MOSCOW (AP) — The Latest on the Crimean border dispute between Ukraine and Russia (all times local):
A NATO official says the U.S.-led alliance is deeply concerned by rising tensions between Russia and Ukraine and is monitoring the situation closely.
The official, who wasn’t authorized to make statements on the record and spoke on condition of anonymity, called on Moscow to “work for calm and de-escalation.” The official said Russia had provided no proof of its accusation that Ukraine sent saboteurs to carry out attacks in Crimea.
The NATO official said Thursday that “Russia’s recent military activity in Crimea is not helpful for easing tensions.”
The official urged all parties “to return to the negotiating table and work toward a peaceful settlement of the conflict in Ukraine by diplomatic and peaceful means.
–By John-Thor Dahlburg in Brussels.
Ukraine’s president has ordered the army to be on combat alert on the country’s de-facto border with Crimea and on the front line in eastern Ukraine following Moscow’s accusations that Ukraine sent in “saboteurs” to carry out attacks in Crimea.
Russia annexed the Black Sea peninsula from Ukraine in March 2014 following a hastily called referendum. The move sparked Russia-backed separatists to begin fighting government forces in eastern Ukraine, where deadly battles are still ongoing.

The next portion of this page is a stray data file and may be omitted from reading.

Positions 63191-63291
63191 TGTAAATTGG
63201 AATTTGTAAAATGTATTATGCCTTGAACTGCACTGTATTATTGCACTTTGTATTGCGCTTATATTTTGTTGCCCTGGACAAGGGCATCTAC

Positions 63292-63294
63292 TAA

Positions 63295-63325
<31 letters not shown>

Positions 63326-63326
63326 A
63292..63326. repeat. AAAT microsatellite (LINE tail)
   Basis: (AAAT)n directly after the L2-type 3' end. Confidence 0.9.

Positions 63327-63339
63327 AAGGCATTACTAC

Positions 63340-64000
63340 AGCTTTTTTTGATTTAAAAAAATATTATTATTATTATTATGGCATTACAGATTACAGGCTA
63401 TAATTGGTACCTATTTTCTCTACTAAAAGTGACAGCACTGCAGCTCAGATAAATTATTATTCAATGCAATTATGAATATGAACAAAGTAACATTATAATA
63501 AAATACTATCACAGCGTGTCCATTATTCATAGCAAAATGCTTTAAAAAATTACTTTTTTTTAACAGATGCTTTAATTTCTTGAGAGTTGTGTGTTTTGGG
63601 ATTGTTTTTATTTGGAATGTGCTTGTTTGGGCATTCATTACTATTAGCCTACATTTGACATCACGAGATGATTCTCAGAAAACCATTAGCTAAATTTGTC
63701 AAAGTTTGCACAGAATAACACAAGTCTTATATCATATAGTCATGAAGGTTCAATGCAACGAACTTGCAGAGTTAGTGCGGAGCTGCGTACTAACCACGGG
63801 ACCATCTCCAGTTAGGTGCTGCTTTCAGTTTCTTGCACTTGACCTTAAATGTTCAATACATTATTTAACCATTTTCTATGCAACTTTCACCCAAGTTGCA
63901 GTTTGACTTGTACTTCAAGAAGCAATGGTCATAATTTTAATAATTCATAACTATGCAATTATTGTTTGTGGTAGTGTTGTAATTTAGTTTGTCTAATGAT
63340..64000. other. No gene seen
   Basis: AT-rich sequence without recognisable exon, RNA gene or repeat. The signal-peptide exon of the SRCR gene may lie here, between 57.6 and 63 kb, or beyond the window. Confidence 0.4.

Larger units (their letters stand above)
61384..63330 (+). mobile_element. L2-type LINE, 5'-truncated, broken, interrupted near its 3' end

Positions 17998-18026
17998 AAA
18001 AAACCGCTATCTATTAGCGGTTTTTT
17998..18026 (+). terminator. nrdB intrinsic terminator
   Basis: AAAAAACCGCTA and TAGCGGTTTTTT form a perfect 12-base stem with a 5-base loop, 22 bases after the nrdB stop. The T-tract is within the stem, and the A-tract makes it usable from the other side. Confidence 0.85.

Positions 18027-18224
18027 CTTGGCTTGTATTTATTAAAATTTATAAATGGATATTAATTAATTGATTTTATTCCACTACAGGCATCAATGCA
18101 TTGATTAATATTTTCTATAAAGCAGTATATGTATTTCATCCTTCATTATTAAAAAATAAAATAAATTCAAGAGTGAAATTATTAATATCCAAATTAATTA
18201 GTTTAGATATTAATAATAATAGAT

The Russian intelligence agency FSB on Wednesday said one of its officers and an army soldier were killed over the weekend in two separate incidents while fending off what Moscow described as a series of attacks by Ukrainian “saboteurs.”
Ukraine rejected the claims as “fantasy” and “a provocation.”
Russian President Vladimir Putin has held a meeting of the country’s top brass to discuss boosting security in Crimea following the reports of foiled terrorist attacks.
The Russian intelligence said Wednesday that two people were killed while fending off what it described as a series of attempted attacks in Crimea by Ukrainian “saboteurs.” Ukraine rejected the claims as “fantasy” and “a provocation.”
Russia annexed the Black Sea peninsula in March 2014 following a hastily called referendum, an event that sparked Russia-backed separatists to begin fighting in eastern Ukraine, where deadly fighting is still ongoing.
The Kremlin on Thursday said Putin chaired a Security Council session to discuss “additional measures” to ensure security at Crimea’s de-facto border, the territorial waters around it and the Crimean airspace.